J&K and Ladakh HC | “Neither irrational, unreasonable nor arbitrary”; HC holds higher qualification than the maximum qualification prescribed is not suitable qualification

Jammu & Kashmir and Ladakh High Court: The Division Bench of Ali Mohammad Magrey, Sanjay Dhar, JJ., held that in case of appointments to Class-IV posts, higher qualification than the prescribed 10+2 may not be suitable for many reasons;

Firstly, a highly qualified person may not be in a position to discharge the menial work which is required to be done by a Class-IV employee;

Secondly, if such highly qualified candidates are allowed to compete with candidates with lower qualification, as prescribed, it is but obvious that they will score above them and would get selected to the detriment of the candidates possessing the requisite eligibility; and

Thirdly, such candidates of higher qualification, if selected, would always be looking for a better job and, as soon as they are selected in some other better discipline, they would leave the Class-IV post rendering the entire selection as useless, besides forcing the employer to get those posts re-advertised and re-filled.

Background

On one hand, the case of the appellant was that consequent to his selection as an Attendant (Class- IV) he was not appointed as such under “Physically Handicapped Category”. On the other hand, one Ahtisham-ul-Haq-petitioner had filed a Petition questioning the  selection of the appellant on the grounds that:

(i) the Advertisement Notice specifically prescribed maximum and minimum educational qualification and that no additional weightage was to be given for higher qualification;

(ii) that in terms of the Act of 1988, 3% reservation is provided for Physically Handicapped persons and this reservation operates horizontally; and

(iii) that the appellant has sworn a false affidavit saying that his educational qualification is not more than 10+2 when he actually held the qualification of B.A, M.A. (Political Science) and B.Ed.

The Single Judge, after clubbing the two Petitions, passed a common judgment holding that the candidates with higher qualification are not eligible to apply when the advertisement notice prescribes minimum and maximum qualification; the Court declared that the appellant was overqualified and, therefore, could not apply for the post in question. Hence, the single Judge quashed the selection list of Class-IV posts insofar as it related to the selection of the appellant figuring in the category of Physically Handicapped/Open Category, besides directing the official Respondents to accord consideration to the selection and the appointment of the Petitioner as against the Class-IV post (Attendant) on the basis of the merit secured by him in the selection process.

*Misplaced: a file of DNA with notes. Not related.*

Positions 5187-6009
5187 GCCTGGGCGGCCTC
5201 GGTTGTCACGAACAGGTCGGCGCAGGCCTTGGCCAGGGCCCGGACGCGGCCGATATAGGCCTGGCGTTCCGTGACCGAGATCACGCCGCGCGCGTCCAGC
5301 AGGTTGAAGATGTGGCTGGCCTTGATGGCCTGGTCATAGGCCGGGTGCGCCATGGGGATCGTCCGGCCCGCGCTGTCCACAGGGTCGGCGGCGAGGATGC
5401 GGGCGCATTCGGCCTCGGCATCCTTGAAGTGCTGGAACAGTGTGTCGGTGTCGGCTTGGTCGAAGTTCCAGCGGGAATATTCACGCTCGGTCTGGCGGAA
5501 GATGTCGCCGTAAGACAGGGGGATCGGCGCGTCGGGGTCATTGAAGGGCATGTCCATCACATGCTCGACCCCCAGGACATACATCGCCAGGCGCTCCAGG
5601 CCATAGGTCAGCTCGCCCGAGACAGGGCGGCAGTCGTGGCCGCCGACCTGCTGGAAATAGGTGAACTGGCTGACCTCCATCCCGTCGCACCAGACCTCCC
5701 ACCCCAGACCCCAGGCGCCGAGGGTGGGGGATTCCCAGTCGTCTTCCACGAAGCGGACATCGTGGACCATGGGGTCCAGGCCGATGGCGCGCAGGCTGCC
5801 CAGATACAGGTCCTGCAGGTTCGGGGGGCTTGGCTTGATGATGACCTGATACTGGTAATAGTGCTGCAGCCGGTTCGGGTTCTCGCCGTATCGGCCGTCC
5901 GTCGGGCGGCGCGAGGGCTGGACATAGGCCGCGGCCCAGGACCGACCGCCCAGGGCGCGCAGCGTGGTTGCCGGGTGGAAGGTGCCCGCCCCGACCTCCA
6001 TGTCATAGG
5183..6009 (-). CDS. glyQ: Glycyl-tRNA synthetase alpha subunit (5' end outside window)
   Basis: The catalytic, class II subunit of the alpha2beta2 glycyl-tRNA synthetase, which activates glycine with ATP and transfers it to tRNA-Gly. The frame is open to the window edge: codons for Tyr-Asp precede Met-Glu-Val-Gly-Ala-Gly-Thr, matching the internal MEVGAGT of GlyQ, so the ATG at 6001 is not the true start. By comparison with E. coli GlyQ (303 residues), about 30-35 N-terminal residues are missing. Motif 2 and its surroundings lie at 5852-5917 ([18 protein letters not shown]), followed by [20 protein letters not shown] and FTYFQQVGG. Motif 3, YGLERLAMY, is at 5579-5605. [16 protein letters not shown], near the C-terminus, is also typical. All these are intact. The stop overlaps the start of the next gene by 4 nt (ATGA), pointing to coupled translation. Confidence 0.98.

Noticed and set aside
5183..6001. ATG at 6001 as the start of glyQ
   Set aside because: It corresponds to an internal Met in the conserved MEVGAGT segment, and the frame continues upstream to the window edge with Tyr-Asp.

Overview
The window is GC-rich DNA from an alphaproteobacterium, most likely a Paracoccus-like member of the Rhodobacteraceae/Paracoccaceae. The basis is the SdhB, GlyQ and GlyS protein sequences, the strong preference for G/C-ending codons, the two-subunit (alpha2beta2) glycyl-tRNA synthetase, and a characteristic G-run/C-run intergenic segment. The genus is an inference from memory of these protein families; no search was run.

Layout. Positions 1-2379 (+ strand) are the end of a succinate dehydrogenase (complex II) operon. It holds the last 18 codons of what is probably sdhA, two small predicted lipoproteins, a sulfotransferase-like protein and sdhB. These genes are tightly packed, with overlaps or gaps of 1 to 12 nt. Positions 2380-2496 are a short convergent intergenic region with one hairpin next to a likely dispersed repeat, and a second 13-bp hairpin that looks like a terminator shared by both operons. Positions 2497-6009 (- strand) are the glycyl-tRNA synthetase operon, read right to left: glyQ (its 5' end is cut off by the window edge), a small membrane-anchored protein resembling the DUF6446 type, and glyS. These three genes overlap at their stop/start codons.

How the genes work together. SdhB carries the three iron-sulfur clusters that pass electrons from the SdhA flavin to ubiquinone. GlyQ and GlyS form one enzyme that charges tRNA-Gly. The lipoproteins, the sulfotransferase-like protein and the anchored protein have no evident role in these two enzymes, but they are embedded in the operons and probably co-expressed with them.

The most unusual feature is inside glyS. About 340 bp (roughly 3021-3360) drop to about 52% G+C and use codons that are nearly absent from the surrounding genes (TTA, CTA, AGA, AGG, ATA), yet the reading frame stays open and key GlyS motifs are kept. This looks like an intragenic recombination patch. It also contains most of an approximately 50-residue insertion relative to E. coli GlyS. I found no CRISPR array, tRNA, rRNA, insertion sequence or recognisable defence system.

Opinion and Analysis

Opining that the appointment to the aforesaid Class-IV posts had to be made on the basis of the suitability vis-à-vis the qualification held by the person and the nature of the job, for which purpose the decision of the employer is final, provided it is not arbitrary in nature, the Bench clarified,

“To put it in other words, the suitability and the qualifications for any post have to be laid down by the employer and the same are not liable to be interfered with judicially, until and unless the policy decision in that regard is found to be irrational or arbitrary.”

The Bench stated that laying down of the criteria of the minimum and the maximum qualification for the Class-IV post as matric and 10+2, respectively, was neither irrational, unreasonable nor arbitrary. Accordingly, the decision of the Single Judge was held to be in accordance with legal position governing the subject, i.e any higher qualification than the one prescribed for a particular post may not be a suitable qualification and that the employer, in its wisdom, is justified in excluding candidates with higher qualification from the ambit of selection.

Decision

Consequently, the Bench held that higher qualification may not be suitable qualification for every post and, if candidates with higher qualifications are excluded, the same could not be faulted with and said to be illegal or perverse. Hence, the appeal was dismissed. [Firdous Ahmad Ganai v. State of J&K, 2021 SCC OnLine J&K 901, decided on 15-11-2021]


Kamini Sharma, Editorial Assistant has reported this brief.


Appearance by:

For the Appellant: Z. A. Shah, Senior Advocate with A. Hanan Kalwal, Advocate

For the Respondents: S. A. Makroo, Senior Advocate with Mohammad Amin Bhat, Advocate; and Bikramdeep Singh, Government Advocate

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